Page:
from individual potential to the power of an alliance of territories

No one doubts, at this point, that personalized medicine is one of the sectors related to health in which technology, research and innovation will play a more important role.

There is no region that is not working, in a more or less advanced way, to equip its health system – whose management is transferred to the regional governments – with all the wickers necessary for this sector to be a benchmark in the medium and long term.

Nevertheless, not all autonomies are following the same strategy. There are two speeds, that of those who have been a benchmark for some time, who choose to maintain this collaborative but individual work, and that of those regions that seek to gain potential by forging alliances.

[La plataforma de fabricación celular que lleva a Asturias a un nuevo nivel en el sector de la medicina personalizada]

In the first group we find, obviously, Navarra. Its internationally recognized genomic technology or the opening of the Massive Sequencing Center in the Foral Community -the second publicly owned in all of Spain- These are sufficient reasons for the work that the region has been developing in this sector to be taken into account.

There are other regions that, although they had not been characterized by their notoriety in personalized medicine, have given a boost to their strategies individually. It is the case of Asturiaswhich, as D+I explained a few days ago, has formalized the purchase of a cell manufacturing platform that will allow research and development of its own and personalized drugs.

The fact that these regions are working individually It does not mean, obviously, that they do not have open lines of collaboration with otherother territories.

What happens – and therein lies the difference – is that other autonomous communities, with the support of the central government, have decided to join forces.

[Tecnología genómica y enfermedades raras: Navarra se vende en Brasil como líder en medicina personalizada]

This week has been presented in Castilla-La Mancha a research project on biotechnology applied to healthin which seven regions participate, including Castilian-La Mancha and Andalusia, Aragon, Catalonia, Extremadura, the Basque Country and Galicia.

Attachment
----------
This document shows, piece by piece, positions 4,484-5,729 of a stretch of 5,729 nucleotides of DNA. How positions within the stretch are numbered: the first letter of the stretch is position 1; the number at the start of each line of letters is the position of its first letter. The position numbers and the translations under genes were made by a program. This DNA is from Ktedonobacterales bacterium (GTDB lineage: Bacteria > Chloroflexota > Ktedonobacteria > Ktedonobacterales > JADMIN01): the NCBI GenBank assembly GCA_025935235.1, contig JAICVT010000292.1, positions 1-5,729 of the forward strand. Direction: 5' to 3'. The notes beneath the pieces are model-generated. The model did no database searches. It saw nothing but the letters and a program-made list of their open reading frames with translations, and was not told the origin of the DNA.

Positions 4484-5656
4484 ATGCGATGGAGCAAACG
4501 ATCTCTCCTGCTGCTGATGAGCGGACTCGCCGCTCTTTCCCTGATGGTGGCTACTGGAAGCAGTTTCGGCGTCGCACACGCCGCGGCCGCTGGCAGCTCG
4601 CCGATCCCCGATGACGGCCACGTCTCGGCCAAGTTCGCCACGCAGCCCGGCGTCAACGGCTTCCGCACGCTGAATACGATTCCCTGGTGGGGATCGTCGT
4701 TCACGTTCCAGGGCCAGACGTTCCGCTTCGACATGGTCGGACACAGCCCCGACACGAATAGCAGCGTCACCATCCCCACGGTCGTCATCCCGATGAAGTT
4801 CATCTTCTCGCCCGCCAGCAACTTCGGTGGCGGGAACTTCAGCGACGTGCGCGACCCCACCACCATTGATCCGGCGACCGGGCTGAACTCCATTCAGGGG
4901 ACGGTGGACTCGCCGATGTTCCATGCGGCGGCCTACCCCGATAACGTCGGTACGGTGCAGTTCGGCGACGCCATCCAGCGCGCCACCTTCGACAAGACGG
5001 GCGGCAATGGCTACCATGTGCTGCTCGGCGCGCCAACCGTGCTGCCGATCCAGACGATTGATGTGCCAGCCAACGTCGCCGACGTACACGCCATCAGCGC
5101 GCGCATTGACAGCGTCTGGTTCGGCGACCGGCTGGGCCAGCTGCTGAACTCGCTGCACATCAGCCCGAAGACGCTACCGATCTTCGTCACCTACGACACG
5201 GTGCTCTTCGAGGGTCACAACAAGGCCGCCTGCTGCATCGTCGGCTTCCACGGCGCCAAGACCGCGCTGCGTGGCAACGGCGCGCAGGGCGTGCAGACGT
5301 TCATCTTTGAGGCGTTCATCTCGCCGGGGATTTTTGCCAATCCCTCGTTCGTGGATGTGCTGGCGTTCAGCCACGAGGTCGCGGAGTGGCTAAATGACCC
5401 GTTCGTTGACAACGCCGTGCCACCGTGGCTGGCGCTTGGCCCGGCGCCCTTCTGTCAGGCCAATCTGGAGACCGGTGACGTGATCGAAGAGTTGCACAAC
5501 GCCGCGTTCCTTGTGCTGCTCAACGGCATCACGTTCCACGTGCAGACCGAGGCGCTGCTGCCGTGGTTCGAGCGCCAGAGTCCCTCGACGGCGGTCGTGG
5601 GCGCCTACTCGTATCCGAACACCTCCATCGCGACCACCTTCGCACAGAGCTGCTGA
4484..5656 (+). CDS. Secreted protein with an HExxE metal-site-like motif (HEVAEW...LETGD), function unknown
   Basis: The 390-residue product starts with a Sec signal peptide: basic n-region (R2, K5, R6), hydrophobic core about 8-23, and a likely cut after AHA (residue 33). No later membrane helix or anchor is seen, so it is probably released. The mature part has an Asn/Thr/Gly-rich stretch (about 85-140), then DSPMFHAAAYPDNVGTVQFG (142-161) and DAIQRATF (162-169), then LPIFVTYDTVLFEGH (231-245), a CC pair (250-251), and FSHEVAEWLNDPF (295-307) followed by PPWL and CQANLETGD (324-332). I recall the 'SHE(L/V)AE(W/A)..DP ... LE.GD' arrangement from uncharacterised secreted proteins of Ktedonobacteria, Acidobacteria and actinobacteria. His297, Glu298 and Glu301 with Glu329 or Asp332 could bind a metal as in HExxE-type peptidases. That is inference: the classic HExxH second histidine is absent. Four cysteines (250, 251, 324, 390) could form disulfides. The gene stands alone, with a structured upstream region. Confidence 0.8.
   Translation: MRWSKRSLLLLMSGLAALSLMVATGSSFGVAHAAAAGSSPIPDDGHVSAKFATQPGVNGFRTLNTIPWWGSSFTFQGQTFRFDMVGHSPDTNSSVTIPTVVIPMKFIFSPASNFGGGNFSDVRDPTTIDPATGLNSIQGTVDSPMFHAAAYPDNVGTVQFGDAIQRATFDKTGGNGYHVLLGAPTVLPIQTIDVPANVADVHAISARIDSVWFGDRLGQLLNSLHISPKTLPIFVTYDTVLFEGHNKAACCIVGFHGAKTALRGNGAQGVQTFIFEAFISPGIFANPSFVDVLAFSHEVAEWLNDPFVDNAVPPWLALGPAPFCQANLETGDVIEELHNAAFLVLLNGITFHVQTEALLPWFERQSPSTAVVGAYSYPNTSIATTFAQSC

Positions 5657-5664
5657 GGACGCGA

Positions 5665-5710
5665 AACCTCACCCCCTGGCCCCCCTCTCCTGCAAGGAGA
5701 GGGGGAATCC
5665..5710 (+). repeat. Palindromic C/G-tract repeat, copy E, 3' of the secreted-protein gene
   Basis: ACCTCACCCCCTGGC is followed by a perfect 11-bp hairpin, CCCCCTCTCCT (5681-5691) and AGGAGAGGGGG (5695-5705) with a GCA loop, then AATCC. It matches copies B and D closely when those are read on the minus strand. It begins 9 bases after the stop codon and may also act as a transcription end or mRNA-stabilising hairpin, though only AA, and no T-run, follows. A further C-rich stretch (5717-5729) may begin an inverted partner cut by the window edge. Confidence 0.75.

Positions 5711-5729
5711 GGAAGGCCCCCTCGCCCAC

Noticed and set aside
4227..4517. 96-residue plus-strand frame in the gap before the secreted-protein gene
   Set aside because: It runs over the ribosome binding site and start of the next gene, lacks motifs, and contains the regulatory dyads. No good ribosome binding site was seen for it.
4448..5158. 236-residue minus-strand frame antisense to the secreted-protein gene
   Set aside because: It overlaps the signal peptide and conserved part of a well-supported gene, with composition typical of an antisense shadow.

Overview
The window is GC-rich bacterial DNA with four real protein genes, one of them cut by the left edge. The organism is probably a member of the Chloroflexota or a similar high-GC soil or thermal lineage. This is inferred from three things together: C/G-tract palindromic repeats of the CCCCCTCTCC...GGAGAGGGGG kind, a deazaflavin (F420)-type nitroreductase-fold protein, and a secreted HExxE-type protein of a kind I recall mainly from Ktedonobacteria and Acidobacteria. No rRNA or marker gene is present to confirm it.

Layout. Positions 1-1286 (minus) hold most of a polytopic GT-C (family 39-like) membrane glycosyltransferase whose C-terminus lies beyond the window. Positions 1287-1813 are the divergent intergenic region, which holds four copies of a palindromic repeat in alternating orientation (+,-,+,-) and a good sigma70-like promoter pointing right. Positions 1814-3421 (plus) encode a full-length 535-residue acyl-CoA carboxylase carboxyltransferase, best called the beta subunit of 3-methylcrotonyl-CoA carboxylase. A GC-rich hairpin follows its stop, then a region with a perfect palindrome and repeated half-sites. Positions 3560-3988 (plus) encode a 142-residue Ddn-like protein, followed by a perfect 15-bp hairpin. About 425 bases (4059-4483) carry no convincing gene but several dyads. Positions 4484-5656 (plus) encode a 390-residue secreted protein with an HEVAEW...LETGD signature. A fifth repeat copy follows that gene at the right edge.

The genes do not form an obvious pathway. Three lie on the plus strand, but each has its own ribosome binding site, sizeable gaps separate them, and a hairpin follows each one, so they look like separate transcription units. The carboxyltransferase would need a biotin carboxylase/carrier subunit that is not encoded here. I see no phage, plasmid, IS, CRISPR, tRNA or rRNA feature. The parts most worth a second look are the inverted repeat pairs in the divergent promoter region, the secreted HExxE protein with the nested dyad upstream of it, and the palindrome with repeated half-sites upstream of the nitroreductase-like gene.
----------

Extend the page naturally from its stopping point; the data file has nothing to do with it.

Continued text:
This is a unique research project that will help create a national network of personalized medicine.

This project, which has the title of ‘Development of tools for diagnosis, prognosis and advanced or directed therapies in personalized medicine’ It is coordinated by the Ministry of Science and Innovation and is part of the Complementary Plans charged to the funds of the Recovery, Transformation and Resilience Plan.

The Minister of Education, Culture and Sports, Rosa Ana Rodríguez, has highlighted that thanks to this initiative they are going to develop different research programs “which have the objective of seeking solutions, from Science, to improve treatments and the quality of life of patients suffering from serious illnesses”.

Supercomputing, robotics or nanotechnology

Thus, it has specified that “through this project a large national network in personalized medicine will be created that will allow the treatment of some serious illnesses to be adapted to the specific characteristics of each patient, thereby achieving a more effective treatment with fewer side effects. And Castilla-La Mancha, thanks to this initiative, will be leading projects in this network”.

For it, Elements such as biomedicine, artificial intelligence, supercomputing, robotics, sensors and nanotechnology will be combined to design and produce new diagnostic, prognostic and therapeutic systems and devices.

“The goal is that within two or three years we can have a range of drugs that can help in these treatments,” the counselor assured.

The project embraces the importance of “institutional collaboration” and research groups belonging to the UCLM participate in it, such as the Associated Neurodeath Unit, Computer Engineering, Faculty of Medicine of Albacete and Faculty of Environmental Sciences and Biochemistry, and SESCAM, the University Hospital of Albacete and the University Hospital of Toledo.

Castilla-La Mancha also provides patient cohorts (patient groups that are part of a clinical trial) in two important pathologies: one with persistent COVID and the other with non-alcoholic fatty liver. The possible incorporation of additional cohorts is planned.

The project has six lines of action: BERM platform (microscopy); Implementation and analysis of databases in precision medicine; Drug screening platform and analysis of drug-target interactions; Development of biological models of disease; Development of nanopharmaceuticals (coordinated by Castilla-La Mancha) and Advanced Therapies and Medical Robotics. Castilla-la Mancha research groups participate in all lines of action.

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